NEW PLYMOUTH - Alta Mesa Idaho plans to drill five more wells this summer as it moves toward making the state a natural gas producer.
"Now we're in the exploration phase," Hal Chappelle, president and CEO of Alta Mesa, said Thursday. "We want to be in the development business."
The Houston-based company showed Gov. Butch Otter and other state officials the route of its 11-mile pipeline and its nearly completed dehydration plant near the Williams Pipeline and Idaho Power Co.'s Langley Gulch power plant. The new facility will remove water from the gas before sending it to customers.
Meanwhile, the Bureau of Land Management hosted a public meeting Thursday at the Payette County Courthouse to explain its plans to offer leases on 5,355 acres within and adjacent to Alta Mesa's Willow-Hamilton Natural Gas Field six miles east of Payette.
The federal mineral leases, some of which underlie private land, are in the same unit where Alta Mesa already has producing wells.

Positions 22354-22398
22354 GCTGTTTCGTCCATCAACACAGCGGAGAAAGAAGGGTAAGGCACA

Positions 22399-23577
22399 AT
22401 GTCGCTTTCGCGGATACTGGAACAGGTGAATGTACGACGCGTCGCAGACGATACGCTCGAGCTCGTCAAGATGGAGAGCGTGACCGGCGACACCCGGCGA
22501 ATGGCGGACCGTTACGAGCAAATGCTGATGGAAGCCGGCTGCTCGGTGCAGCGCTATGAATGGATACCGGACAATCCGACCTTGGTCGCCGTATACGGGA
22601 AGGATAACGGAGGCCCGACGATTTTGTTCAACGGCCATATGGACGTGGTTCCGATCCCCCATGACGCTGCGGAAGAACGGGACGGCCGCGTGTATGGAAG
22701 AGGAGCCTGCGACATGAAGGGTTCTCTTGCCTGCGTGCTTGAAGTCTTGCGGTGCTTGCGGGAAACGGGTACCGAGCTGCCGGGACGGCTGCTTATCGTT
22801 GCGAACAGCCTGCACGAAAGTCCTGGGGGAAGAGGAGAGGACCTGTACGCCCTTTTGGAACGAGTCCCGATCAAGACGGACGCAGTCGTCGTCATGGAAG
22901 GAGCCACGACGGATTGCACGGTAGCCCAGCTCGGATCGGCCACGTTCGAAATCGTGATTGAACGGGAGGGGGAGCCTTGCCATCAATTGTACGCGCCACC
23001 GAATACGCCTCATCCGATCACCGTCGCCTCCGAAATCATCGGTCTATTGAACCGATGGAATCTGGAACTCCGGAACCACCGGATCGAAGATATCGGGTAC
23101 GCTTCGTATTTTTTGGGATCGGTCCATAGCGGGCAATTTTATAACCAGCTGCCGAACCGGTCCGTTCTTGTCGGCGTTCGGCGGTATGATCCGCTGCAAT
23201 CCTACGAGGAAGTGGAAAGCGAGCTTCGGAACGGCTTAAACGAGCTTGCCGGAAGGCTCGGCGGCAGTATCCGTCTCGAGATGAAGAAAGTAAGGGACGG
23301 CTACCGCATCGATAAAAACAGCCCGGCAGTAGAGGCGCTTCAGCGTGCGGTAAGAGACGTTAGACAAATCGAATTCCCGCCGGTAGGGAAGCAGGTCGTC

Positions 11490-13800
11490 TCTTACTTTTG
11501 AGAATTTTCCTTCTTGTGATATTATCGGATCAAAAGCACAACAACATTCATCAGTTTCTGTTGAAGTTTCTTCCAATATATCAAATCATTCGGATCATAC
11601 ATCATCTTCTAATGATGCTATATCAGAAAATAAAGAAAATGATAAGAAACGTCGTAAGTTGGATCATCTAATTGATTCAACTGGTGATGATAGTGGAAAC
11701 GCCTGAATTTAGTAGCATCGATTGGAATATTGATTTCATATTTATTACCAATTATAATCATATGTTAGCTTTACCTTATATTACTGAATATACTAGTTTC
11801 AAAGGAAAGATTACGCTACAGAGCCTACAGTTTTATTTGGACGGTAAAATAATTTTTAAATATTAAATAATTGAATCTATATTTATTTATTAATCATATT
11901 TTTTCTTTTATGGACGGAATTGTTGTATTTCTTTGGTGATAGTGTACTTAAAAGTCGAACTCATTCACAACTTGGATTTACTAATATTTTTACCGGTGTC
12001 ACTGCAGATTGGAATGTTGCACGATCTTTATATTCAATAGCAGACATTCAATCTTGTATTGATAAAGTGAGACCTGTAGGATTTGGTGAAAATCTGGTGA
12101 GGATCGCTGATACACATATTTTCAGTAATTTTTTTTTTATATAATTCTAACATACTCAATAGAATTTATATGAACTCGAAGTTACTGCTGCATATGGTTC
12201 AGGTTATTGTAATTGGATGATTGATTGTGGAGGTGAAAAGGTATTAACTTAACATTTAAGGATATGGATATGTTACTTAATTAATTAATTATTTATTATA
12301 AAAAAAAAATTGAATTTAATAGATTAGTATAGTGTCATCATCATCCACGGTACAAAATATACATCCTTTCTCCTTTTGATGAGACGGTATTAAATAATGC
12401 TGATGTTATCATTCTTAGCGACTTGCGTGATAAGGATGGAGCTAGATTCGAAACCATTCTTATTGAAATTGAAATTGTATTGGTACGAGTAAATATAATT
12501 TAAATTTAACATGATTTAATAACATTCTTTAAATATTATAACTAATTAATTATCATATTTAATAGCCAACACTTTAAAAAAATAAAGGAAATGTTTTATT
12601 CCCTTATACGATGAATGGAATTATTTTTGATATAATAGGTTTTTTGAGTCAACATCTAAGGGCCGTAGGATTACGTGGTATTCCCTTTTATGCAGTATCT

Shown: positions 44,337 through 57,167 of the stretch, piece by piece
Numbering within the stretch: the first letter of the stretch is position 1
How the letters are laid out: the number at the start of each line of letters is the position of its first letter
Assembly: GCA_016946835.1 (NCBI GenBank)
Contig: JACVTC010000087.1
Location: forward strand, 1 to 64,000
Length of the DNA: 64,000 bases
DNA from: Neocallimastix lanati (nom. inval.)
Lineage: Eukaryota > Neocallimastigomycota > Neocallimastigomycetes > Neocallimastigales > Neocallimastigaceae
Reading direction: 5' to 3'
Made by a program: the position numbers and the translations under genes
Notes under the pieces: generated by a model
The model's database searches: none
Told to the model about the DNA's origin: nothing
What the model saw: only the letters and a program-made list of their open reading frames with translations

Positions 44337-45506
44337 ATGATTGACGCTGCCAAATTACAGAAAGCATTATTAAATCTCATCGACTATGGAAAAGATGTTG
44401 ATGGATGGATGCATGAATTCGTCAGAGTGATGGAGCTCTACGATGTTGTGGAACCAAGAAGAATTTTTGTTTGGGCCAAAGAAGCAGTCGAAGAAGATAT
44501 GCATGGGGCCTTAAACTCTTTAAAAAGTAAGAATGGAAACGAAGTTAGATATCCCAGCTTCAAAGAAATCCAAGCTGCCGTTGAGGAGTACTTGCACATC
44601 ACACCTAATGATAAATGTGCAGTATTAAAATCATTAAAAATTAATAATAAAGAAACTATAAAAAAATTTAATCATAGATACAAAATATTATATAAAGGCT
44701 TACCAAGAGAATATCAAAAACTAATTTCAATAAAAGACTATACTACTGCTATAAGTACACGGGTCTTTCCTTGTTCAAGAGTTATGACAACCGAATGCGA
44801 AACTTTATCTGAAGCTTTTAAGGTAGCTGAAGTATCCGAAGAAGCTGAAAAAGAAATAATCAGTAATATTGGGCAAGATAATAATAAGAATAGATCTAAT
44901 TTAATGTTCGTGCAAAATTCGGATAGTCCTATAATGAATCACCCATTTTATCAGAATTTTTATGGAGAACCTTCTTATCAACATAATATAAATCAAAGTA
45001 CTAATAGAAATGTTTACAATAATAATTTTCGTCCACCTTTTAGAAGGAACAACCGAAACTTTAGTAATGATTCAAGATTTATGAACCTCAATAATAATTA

"The lease sale would allow for the orderly development of the federal oil and gas resource and the payment of royalties to the United States," said BLM Assistant District Field Manager Matt McCoy.
The federal and state treasuries will share in the revenues from the unit. But oil and gas are not going to be a windfall for the state the way they been in North Dakota, Wyoming or even Utah.
A University of Idaho report in 2013 predicted annual Idaho gas revenues of $206 million. That would generate more than $5 million for state coffers from a 2.5 percent severance tax and $5.7 million in royalties for the state's schools and other land trust beneficiaries.
By comparison, North Dakota's 1 million barrels of oil a day contributes $2.9 billion in taxes and royalty revenues. Utah brings in about $300 million and Wyoming about $350 million.
In Payette County, Alta Mesa's pipeline will run 20 feet below the Payette River and under several canals. The company has a right-of-way that gives workers 24-hour access to the pipeline's seven valves along its 11 miles, said Ronda Louderman, Alta Mesa regulatory specialist.
"We will always be monitoring this pipeline continuously," Louderman said.
At its peak, 100 people will work on pipeline construction this summer and fall. The company's drilling employs about 20 workers.
Once completed, the dehydration plant will be able to process 20 million cubic feet of gas per day, enough to heat about 100,000 homes. With Alta Mesa's wells producing up to 4 million cubic feet of gas a day, the company hopes to use the plant's full capacity when it opens this fall, said Dale Hayes, Alta Mesa vice president for engineering.
Rocky Barker: 377-6484